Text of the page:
A Q&A with The Handmaid’s Tale’s Toronto-based costume designer, Leslie Kavanagh
“Costumes always play an integral role, but this series is particularly costume-driven”
Hulu just aired the finale of the fifth and penultimate season of The Handmaid’s Tale, the dystopian drama filmed in and around Toronto. Spoiler alert: this season saw June (a.k.a. Offred, played by Elizabeth Moss) finally get her bloody revenge on Commander Waterford (Joseph Fiennes), his pregnant widow blur the line between wife and handmaid, and the introduction of a whole new classification of women—the Plums, dressed in lilacs and violets, are newly fertile daughters in training to be marriageable wives. Tasked with portraying Gilead’s layers of sexist subjugation through costumes is Leslie Kavanagh, the Toronto-based costume designer at the helm of the show’s wardrobe department this season. Here, Kavanagh talks about her job and why she’s not moving to LA any time soon.
Working in prestige TV, is there pressure to live in Los Angeles?
I work on American productions a lot, but I live in Toronto. I love that the show’s actually set here, so we don’t have to worry if the CN Tower’s in the background or anything. I also love to see Toronto being represented. LA’s a nice place to visit, but I don’t plan on relocating.
Yours seems like a dream job. How did you get it?
Maybe on the outside it looks like a dream job, but like any job, it can sometimes be nightmarish. Costuming wasn’t something I ever planned to do. I went to theatre school thinking I wanted to be on the other side of the camera, but my sister was a costume designer in the city, and to pay the bills, I helped her out. I quickly realized it was super fun and exciting and that I was good at it. Then I worked my way up the ranks, project by project. And now I’m the boss. I feel very blessed and very, very lucky.
You’ve worked on Toronto classics like Harold & Kumar Go to White Castle, Kick-Ass, Goon, and Total Recall. But have any had costumes as significant as The Handmaid’s Tale?
Costumes always play an integral role, but The Handmaid’s Tale is particularly costume-driven. The colours and the palettes portray the differences between all the classes in Gilead and between Gilead and the free world. The iconic look of the handmaids—the red cloaks and the white bonnet—is etched into our minds from the books and beyond. Every time a new costume designer comes in, they get to put their own stamp on it and push the boundaries even more regarding what the costumes say and mean.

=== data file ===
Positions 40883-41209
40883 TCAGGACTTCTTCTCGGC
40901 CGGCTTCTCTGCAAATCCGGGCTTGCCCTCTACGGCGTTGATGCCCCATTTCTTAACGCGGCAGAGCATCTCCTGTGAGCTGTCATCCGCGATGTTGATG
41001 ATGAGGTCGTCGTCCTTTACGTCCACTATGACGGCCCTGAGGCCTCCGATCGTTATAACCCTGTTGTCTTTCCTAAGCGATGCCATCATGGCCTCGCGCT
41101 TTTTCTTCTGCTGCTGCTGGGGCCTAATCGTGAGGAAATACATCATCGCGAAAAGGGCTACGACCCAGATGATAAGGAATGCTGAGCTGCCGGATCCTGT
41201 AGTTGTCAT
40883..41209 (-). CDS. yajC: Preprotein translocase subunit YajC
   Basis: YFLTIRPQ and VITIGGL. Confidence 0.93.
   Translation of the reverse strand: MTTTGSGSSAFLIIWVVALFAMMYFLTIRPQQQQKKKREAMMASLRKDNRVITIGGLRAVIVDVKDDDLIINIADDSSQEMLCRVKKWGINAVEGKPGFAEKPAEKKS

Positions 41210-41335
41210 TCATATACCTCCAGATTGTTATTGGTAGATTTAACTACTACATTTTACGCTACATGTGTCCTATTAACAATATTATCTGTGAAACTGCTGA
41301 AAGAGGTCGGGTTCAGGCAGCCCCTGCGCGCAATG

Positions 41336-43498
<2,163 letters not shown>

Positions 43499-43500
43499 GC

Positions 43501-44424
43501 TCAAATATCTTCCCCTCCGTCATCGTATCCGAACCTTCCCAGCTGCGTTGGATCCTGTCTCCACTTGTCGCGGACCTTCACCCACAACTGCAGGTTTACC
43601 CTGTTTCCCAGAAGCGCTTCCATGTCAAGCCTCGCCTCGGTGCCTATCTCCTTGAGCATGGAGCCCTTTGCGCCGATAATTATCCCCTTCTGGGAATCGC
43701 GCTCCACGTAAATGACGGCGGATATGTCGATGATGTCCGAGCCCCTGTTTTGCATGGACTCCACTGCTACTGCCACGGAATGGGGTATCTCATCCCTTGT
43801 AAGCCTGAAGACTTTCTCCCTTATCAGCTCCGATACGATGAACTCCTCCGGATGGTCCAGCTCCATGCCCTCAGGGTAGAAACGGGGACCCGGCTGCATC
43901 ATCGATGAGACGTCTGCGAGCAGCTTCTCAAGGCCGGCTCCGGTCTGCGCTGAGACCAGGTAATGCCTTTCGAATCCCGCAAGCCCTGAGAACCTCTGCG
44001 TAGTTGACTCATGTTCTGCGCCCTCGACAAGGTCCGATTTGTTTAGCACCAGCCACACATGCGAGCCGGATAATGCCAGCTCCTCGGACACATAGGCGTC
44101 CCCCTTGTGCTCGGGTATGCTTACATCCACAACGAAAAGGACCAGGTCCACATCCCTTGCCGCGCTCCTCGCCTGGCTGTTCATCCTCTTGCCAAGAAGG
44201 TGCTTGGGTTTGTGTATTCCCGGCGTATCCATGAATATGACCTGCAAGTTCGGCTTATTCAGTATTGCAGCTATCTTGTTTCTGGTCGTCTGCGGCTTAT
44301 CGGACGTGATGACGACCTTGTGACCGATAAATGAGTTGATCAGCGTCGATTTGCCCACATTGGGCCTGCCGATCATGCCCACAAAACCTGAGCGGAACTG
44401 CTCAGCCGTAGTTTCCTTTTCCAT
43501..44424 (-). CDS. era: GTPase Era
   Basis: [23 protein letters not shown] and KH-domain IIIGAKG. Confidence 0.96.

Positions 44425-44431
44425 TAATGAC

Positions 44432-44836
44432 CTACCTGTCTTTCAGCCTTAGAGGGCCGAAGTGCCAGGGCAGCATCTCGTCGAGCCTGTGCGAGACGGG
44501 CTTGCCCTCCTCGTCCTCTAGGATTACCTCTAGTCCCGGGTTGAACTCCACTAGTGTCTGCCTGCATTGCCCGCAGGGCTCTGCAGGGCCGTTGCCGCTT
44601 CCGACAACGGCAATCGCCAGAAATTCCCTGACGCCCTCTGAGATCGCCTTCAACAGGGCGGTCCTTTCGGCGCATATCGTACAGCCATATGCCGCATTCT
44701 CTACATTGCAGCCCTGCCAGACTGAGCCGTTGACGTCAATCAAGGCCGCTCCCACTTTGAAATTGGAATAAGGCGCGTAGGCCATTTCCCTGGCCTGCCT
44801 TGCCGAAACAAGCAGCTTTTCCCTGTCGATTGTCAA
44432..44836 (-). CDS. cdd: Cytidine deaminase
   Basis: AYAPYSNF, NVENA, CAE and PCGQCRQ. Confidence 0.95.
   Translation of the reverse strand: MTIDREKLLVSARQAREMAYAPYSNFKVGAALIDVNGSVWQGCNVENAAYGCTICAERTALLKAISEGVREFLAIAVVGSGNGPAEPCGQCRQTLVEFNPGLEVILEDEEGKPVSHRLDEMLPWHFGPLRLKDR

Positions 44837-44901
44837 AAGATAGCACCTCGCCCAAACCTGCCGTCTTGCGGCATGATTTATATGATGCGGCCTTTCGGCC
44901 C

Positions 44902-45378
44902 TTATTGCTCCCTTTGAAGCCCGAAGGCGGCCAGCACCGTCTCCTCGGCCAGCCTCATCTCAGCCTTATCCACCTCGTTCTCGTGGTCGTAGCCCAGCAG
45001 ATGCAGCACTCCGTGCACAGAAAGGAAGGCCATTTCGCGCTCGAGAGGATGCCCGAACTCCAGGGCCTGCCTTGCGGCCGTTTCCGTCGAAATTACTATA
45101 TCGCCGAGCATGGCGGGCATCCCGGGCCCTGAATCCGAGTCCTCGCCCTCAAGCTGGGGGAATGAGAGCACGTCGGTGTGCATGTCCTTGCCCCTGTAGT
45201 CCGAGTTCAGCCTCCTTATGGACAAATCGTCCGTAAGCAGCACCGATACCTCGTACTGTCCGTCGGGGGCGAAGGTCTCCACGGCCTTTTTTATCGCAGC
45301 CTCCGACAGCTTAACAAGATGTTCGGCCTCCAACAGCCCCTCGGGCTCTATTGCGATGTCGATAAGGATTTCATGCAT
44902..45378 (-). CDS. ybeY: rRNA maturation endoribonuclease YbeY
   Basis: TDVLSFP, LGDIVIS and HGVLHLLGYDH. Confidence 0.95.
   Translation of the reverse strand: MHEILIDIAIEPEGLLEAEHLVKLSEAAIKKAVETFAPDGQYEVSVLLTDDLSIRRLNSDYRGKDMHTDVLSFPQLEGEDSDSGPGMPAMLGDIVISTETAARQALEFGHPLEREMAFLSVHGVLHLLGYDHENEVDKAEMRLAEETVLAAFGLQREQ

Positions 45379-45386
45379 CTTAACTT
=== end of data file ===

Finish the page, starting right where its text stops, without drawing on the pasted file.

What is your stamp?
Season five is my first season working on the show. It was a really great one to come into because we got to see the hero, June, now free in Toronto. What would she wear after being forced to wear that red dress for so long? I thought a lot about who she is now and how to bring this new side of her to life. At the same time, the world of Gilead is amplified, which we see at Commander Waterford’s state funeral. The show hadn’t done anything of that scope before—700 characters from all the classifications in one place at the same time. And, because of Covid, it was easier to just get the fabric rather than go shopping, so we made most of the costumes—even the contemporary ones.
Serena Joy’s widow outfit was gasp worthy. Walk me through that ensemble.
The point of the funeral is all pomp and circumstance, and Serena Joy is the showstopper. I wanted her to be breathtakingly beautiful and horrific, if that makes sense. Elizabeth Moss actually directed the funeral scene, so she and I collaborated very closely. We decided the widow needed to be regal and elegant yet relatable and sympathetic as a grieving wife. But she also needed to have an evil undertone. We emphasized the baby bump, as she’s pregnant and back in Gilead angling for power. She also has the commander look, a little bit Darth Vader. She was originally scripted in head-to-toe black, but while sourcing fabrics I came across this striking silky midnight-teal velvet. I had to have it, so that became her cloak. And because we were filming outside in February in Toronto, we added thick lining that made it heavy but also luxurious.
Who are the Plums, and how did you decide on their look?
The Plums are the first new class added to the world of Gilead, which is very exciting for me. These are the prominent daughters of commanders, and I needed their dresses to tell you everything you need to know without giving it all away. The colour was scripted as purple, but we played around with all kinds of dyes looking for all shades of purple. Like with the wives, there’s not one colour; there are many shades to mix and match. Meanwhile, I went with a vintage ’50s-inspired silhouette with a swing coat paired with these great purple leather boots.
It feels like the show is set in the past, with the ’50s throwback, but also the present, and also a strange dystopian future.
The Handmaid’s Tale is so interesting in that it’s not defined by any exact time. For me, that means creative licence, but it also means staying in line with this particular world. For example, we don’t show any embellishing in Gilead. All the zippers and closures are hidden, so you’ll never see a button. In costuming, you work so hard on all of these details and nuances, and I find it so fascinating to see what people latch onto versus what they don’t notice.